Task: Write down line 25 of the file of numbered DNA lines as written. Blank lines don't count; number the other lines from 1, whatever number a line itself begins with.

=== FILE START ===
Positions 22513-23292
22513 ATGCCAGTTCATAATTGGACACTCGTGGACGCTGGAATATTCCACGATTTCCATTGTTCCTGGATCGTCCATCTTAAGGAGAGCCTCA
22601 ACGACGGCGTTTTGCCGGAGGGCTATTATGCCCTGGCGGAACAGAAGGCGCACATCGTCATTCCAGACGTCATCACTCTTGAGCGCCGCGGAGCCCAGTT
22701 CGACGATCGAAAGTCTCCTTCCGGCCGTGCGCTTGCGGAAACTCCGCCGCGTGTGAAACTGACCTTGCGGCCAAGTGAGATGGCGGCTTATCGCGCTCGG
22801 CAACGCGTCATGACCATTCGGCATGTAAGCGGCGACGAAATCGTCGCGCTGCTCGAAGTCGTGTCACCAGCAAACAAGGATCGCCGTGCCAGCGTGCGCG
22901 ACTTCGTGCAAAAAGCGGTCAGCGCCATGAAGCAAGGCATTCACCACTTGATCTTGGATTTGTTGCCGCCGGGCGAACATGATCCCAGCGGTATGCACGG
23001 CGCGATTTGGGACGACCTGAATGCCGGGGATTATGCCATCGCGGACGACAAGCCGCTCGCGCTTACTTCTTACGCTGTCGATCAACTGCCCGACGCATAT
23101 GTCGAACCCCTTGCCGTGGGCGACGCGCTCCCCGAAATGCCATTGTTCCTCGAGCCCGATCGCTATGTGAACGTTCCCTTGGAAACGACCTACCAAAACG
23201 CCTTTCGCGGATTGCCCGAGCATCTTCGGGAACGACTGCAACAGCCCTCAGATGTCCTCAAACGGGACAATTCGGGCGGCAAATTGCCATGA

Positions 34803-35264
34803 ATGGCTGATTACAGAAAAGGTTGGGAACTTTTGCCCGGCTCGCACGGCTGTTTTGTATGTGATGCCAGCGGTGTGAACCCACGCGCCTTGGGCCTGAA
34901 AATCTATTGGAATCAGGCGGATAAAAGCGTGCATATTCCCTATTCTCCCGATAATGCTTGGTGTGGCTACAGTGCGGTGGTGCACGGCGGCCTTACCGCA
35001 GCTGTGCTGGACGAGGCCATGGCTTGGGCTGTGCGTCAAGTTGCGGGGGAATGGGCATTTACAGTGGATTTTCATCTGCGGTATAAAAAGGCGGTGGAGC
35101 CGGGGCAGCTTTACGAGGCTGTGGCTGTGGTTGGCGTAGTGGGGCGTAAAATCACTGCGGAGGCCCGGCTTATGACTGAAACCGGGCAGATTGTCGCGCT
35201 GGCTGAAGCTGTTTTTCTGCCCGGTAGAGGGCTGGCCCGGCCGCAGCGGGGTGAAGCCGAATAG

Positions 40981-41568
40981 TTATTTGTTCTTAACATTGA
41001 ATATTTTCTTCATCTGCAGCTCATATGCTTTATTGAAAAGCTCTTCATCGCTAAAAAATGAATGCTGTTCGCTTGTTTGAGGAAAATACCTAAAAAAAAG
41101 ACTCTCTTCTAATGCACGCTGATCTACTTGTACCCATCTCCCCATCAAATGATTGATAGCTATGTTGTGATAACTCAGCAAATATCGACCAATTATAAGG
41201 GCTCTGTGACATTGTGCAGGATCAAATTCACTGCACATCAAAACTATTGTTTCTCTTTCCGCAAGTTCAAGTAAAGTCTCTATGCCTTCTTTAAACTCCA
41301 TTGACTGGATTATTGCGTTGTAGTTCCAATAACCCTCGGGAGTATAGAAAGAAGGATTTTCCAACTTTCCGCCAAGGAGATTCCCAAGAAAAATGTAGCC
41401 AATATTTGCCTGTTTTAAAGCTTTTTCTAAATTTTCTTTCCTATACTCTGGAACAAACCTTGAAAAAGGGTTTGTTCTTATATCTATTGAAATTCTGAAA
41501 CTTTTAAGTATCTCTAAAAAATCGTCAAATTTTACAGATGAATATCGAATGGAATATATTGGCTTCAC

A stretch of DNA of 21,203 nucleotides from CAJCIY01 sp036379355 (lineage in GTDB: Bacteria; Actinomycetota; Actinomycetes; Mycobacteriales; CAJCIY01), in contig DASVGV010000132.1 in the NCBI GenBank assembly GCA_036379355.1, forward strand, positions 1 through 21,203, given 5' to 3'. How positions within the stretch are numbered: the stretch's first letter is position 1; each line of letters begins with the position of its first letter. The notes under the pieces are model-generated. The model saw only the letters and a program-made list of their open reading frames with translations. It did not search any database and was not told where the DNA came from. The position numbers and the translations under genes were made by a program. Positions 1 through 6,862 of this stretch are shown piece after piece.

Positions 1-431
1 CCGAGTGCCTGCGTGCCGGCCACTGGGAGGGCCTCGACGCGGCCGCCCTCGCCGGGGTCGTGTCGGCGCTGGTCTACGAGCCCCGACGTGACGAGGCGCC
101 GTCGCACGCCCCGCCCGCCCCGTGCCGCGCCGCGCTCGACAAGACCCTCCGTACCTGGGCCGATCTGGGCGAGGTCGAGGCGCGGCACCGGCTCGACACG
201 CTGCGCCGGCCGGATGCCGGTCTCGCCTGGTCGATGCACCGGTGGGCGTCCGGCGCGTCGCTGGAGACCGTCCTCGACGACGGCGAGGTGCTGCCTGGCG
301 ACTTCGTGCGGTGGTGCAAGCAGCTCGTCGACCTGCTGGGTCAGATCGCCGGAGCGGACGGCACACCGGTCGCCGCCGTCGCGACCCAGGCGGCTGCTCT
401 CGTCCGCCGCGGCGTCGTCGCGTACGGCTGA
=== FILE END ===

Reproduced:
Positions 1-431